My audience does things like buy five or ten copies at a time and distribute them to friends and co-workers. They (you) forward blog posts and PDFs. They join online discussion forums. None of these things are supported by the core of the current corporate publishing model.

Since February, I’ve shared my thoughts about the future of publishing in both public forums and in private brainstorming sessions with various friends in top jobs in the publishing industry. Other than one or two insightful mavericks, most of them looked at me like I was nuts for being an optimist. One CEO worked as hard as she could to restrain herself, but failed and almost threw me out of her office by the end. I’d be lying if I said I wasn’t heartbroken at the fear I saw.

All a long way of saying that as the methods for spreading ideas and engaging with people keep changing, I can’t think of a good reason to be on the defensive. It’s been years since I woke up in the morning saying, “I need to write a book, I wonder what it should be about.” Instead, my mission is to figure out who the audience is, and take them where they want and need to go, in whatever format works, even if it’s not a traditionally published book.

So Seth Godin, a man famous for predicting trends, analyzing market strategy and understanding the psyche of the modern American reader/buyer/seller is taking a formative stand and bravely going in a new direction with his work.

Writing is Selling


Whether you are trying to get an agent, a publisher or an article published, the key to a successful writing career is writing to sell. You want to sell your novel, memoir or article and you don’t have a lot of space or time in which to do that. You have to grab your readers from the opening page, even still, the opening paragraph. This same practice holds true when pitching yourself to media outlets. You want as much exposure as you can get, thereby guaranteeing that your media presence is significant and consistent enough to warrant attention from book buyers. When publicizing your book you need to think outside of the book review pages and see if you can generate interest in areas that either pertain to your background, the subject matter of your book, or both. When doing this you need to sell yourself and your idea to editors and producers in the shortest amount of time. You need to hook on to something relevant in the current news media cycle and explain why you would make the perfect expert to weigh in on that particular topic. Here are some tips for generating a strong approach when contacting media.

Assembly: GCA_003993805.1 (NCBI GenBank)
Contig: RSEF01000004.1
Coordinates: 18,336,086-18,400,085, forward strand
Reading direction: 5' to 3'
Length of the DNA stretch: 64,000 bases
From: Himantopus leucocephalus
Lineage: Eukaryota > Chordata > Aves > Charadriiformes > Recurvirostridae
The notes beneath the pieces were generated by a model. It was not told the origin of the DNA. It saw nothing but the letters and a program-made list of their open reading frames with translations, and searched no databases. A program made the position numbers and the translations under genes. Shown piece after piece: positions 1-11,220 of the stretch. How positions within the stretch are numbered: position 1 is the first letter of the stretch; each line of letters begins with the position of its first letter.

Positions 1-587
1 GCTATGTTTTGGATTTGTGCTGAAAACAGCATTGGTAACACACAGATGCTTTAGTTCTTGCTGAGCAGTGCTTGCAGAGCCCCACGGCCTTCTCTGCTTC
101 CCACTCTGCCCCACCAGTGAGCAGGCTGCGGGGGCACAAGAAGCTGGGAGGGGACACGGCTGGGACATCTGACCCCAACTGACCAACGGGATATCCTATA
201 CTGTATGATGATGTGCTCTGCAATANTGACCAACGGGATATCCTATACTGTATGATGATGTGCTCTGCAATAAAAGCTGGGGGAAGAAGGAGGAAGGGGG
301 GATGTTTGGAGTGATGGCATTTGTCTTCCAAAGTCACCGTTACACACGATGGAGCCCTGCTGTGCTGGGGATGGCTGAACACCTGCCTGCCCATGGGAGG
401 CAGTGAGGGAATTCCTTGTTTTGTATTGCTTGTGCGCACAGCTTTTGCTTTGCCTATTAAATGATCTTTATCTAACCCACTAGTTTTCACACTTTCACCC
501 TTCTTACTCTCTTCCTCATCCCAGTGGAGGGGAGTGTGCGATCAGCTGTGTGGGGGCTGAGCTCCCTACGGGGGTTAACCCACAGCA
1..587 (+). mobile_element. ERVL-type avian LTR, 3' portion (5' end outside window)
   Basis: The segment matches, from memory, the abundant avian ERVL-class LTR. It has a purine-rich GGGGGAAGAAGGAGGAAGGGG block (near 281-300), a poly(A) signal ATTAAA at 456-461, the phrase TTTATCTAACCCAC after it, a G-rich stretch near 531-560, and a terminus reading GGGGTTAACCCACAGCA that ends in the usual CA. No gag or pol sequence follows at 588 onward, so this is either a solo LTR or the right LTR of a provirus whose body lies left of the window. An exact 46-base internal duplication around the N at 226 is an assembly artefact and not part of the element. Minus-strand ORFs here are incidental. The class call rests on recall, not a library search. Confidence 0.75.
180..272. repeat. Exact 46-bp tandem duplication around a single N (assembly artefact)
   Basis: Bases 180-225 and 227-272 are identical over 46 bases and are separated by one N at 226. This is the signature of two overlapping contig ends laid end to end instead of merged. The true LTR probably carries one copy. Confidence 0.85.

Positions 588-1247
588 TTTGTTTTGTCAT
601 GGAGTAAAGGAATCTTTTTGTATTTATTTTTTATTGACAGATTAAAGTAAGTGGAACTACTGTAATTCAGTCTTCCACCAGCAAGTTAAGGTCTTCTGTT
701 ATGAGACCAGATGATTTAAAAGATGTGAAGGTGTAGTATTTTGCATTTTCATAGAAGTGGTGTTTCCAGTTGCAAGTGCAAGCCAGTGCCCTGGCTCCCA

Know your facts. Start your research early and be consistent. Look for key facts that relate to the subject you are pitching. Editors and producers want to know about recent studies. If you have written a novel that deals with eating disorders, they don’t want to know about your character’s journey (yet), they want to know that 1 in 5 women struggle with an eating disorder (according to the National Institute of Mental Health).

The more the merrier. Give editors and producers plenty of material to work with. The more ideas you can generate, the easier their job is to assign a story or pursue a lead. Each idea should be topical, interesting and current. Stay on top of the news and keep those ideas coming.

Have an opinion. Be vocal about issues that relate to your story. Whether or not your opinion is the popular one, it will get people talking. Speak out and speak often. Raise questions, interact with your readers and bring these ideas into the public forum.

Find trends. Don’t panic if you see that another author has written a book with similar themes. Use this as a sign that society is gravitating towards the subject matter you have already explored. Join together and pitch trend pieces to magazines and newspapers. There is a reason that your story is playing out in different venues, there is a social outcry for it and you and your fellow authors are there to fill that need.